A recession, then a collapse

“The last recession was brutal for newspapers and local news. The next one could be an extinction-level event, especially for small dailies owned by big corporate chains that have pillaged local newsrooms and local leadership.”

The last recession was brutal for newspapers and local news. The next one could be an extinction-level event, especially for small dailies owned by big corporate chains that have pillaged local newsrooms and local leadership.

It will rapidly accelerate a transition that’s well underway. Local newspapers that used to “do it all” will be replaced by a diverse ecosystem of independent and authentically local grassroots news and information sources.

It will be painful, and messy — for some communities more than others — and difficult to measure.

With only one exception in its history, the country has never gone more than eight years without experiencing a recession. It’s been eight and a half since we emerged from the last one.

The last recession was especially tough on newspapers because disruptive technologies emerged at the same time. Help wanted and other classified advertising dried up because no one was hiring. And when it came back, it was on Craigslist, not in newspapers.

The next recession could wipe out some of the remaining revenue categories that are keeping small daily newspapers afloat — preprints, for example. And it’s a pretty safe bet that a technological shift will emerge to make sure they never come back.

Since 2009, ownership of local newspapers has consolidated rapidly to a handful of big companies, and several of the biggest — including GateHouse and Digital First Media — are owned by hedge funds with no background or commitment to the journalism business, and likely no long-term future, either. Hundreds of small local dailies are in the hands of owners who are using newsroom cuts to milk profits for the short-term.

They aren’t making any investment in the future of these newspapers, because their future existence isn’t even in the business plan. They’ll run them with as little staff as possible, as long as there is profit to take, and then they’ll shut them down. Some might as well be shut down now, as they’re operating without news staffs that make an appreciable contribution to local journalism.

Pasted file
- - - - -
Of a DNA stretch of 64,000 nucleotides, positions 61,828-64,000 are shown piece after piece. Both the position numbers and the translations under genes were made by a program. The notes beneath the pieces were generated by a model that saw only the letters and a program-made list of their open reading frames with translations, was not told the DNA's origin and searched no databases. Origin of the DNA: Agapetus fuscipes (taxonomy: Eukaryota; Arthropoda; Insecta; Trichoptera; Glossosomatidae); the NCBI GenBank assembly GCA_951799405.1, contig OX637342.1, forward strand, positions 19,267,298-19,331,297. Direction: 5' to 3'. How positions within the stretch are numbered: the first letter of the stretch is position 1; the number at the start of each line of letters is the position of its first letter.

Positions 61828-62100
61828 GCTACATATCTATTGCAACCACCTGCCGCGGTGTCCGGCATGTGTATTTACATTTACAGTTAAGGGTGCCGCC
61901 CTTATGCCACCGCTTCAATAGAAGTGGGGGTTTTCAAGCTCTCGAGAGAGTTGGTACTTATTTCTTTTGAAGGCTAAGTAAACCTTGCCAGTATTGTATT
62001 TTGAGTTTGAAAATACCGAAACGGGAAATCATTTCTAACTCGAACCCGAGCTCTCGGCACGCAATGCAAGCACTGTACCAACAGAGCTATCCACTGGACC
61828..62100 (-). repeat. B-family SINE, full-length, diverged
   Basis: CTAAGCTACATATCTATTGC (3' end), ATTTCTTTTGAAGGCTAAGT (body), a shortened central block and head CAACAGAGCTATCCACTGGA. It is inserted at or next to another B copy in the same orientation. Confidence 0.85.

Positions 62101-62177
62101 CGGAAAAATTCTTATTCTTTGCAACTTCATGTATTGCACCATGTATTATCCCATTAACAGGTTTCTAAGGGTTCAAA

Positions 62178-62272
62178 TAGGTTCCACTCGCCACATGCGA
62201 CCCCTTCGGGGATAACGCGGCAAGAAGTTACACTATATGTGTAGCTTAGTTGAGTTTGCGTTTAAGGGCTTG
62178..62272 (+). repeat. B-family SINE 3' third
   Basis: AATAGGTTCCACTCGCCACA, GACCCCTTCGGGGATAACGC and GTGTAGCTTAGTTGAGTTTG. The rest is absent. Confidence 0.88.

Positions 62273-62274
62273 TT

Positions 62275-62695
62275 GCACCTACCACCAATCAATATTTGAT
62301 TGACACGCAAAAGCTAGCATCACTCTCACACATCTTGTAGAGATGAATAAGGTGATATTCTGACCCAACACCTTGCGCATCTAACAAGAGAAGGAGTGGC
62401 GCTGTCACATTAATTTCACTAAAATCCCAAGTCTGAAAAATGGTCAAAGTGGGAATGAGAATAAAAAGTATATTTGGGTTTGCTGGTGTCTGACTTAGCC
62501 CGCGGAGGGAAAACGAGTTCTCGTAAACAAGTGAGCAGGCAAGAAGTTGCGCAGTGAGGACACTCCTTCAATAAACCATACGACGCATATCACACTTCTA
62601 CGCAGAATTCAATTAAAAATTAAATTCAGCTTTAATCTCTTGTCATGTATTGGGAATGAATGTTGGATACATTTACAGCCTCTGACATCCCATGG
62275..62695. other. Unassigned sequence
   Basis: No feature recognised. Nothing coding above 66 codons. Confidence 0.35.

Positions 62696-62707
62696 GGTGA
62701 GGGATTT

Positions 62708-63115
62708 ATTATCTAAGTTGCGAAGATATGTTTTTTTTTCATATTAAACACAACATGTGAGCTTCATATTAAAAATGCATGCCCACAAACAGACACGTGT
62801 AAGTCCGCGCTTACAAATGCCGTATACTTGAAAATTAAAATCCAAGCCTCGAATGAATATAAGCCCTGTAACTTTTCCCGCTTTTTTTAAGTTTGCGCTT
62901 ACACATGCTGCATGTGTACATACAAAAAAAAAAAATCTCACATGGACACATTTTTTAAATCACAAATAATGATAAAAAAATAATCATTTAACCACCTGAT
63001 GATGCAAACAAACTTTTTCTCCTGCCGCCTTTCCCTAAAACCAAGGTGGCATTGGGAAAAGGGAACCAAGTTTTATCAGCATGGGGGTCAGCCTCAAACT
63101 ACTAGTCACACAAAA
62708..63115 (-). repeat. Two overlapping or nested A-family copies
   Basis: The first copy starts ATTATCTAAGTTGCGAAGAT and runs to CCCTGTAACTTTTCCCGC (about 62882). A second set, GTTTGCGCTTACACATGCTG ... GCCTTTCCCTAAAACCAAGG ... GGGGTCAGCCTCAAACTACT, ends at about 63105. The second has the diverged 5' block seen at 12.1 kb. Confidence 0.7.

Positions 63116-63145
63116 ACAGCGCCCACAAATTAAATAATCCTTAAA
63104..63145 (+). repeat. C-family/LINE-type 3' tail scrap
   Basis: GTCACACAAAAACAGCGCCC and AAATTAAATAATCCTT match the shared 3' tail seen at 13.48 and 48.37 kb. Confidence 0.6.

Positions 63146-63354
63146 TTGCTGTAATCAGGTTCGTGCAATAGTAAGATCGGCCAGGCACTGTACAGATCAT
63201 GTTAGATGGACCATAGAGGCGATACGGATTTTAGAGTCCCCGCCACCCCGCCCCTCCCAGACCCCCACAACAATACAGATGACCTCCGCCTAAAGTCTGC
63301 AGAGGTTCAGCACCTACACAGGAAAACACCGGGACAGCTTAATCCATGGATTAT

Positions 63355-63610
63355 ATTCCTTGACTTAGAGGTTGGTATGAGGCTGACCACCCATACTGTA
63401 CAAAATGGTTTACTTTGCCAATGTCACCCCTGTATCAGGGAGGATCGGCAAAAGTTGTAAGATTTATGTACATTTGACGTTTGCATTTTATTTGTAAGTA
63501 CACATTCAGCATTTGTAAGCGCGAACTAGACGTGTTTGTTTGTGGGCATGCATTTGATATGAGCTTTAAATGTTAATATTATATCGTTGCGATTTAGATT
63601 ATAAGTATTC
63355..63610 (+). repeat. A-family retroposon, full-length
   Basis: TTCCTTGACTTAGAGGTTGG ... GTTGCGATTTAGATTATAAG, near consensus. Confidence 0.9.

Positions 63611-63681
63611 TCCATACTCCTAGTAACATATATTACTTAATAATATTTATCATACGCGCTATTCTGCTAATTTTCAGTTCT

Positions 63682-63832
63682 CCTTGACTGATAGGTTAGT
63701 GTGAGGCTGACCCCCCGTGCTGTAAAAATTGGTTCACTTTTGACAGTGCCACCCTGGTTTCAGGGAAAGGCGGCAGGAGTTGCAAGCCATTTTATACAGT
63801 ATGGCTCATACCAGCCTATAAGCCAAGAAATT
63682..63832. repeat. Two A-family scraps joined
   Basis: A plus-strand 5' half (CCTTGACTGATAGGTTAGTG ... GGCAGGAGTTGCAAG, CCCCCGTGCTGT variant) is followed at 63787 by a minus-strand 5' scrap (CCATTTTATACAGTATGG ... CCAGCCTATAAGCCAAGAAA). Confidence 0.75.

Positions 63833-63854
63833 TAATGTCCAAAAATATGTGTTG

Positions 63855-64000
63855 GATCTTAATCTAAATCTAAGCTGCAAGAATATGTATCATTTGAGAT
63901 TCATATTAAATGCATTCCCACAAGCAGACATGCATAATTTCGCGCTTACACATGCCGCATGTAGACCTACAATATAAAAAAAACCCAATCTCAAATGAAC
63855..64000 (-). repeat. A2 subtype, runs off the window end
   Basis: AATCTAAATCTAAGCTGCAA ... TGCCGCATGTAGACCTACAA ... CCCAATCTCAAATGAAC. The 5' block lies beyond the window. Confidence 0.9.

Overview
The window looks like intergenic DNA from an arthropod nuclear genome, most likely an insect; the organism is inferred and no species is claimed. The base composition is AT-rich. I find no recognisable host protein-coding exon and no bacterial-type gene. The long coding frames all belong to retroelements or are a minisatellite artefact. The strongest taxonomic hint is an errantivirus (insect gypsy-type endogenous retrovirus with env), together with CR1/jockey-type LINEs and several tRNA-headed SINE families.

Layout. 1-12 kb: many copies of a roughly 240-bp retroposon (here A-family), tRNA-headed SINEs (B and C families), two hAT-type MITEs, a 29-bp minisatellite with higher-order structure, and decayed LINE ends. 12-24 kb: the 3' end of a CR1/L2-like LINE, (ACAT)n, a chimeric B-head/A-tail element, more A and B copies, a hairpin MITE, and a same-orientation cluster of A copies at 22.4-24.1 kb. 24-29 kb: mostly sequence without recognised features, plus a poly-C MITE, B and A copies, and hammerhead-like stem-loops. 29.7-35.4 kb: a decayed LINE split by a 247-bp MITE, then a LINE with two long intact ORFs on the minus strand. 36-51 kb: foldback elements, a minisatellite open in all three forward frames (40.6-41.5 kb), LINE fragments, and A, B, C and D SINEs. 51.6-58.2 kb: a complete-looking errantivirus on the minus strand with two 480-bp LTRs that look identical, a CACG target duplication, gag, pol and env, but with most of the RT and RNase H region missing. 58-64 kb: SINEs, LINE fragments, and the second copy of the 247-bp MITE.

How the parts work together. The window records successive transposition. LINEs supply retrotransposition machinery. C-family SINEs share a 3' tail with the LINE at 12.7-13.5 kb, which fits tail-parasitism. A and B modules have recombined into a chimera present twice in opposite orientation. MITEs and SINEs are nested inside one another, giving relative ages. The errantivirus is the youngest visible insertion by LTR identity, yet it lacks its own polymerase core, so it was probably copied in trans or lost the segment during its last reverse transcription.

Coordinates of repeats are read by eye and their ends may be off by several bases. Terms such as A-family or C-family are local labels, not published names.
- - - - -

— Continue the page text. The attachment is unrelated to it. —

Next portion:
The recession will be blamed when these chains start closing dozens of small local dailies, but the prescription has already been written.

It will be left to individual communities to take responsibility for their own local news and information needs, and support grassroots replacements of what is lost. In almost every case, that will take a patchwork quilt of solutions — a general-interest local online news site, a niche nonprofit going in-depth on one particular topic, public radio, a local access cable television station, the library, activists, Facebook groups, and the closest surviving metro, all playing off each other, and maybe even collaborating.

It might take 5,000 local independent online news efforts to replace what would be lost by the demise of 1,300 daily newspapers. But from Berkeley, California, to Luther, Oklahoma, Great Falls, Montana, to Burlington, Vermont, there are at least 600-plus nonprofit and for-profit local online news sites, possibly hundreds more, already operating in the U.S. The solution that’s emerging is so grassroots that it’s difficult to even know what already exists. Sites are being launched in tiny Midwestern towns and in big city neighborhoods by instant local news entrepreneurs who’ve never even heard of Nieman Lab or the Knight Foundation.

In some ways, it’s a great equalizer. You don’t have to own a printing press or a radio tower to play a crucial role in local journalism. And you don’t have to return a 25 percent profit margin to some out-of-town investor. This new crop of local independent online news publishers usually just want to make an adequate living doing journalism in their communities.

In some cases, that’s giving voice to people and communities who were never well-served by newspapers and producing journalism on niche topics that was never pursued adequately under the legacy structure, even in the glory days.

But it’s far from an easy business, and displaced journalists who go into it without a serious commitment to revenue, not just newsgathering, won’t make it. Even those who do could face difficult circumstances in some communities, where a nonprofit model and outside support might be required. The next recession will likely wipe out some existing online local news efforts before it creates the need and opportunity for a lot more of them.

The challenge for funders, academics, vendors and others who are invested in the future of news is how to create an environment where these enterprises are more likely to be successful and sustainable.

Matt DeRienzo is executive director of LION Publishers, a national nonprofit that supports the publishers of local independent online news sites.

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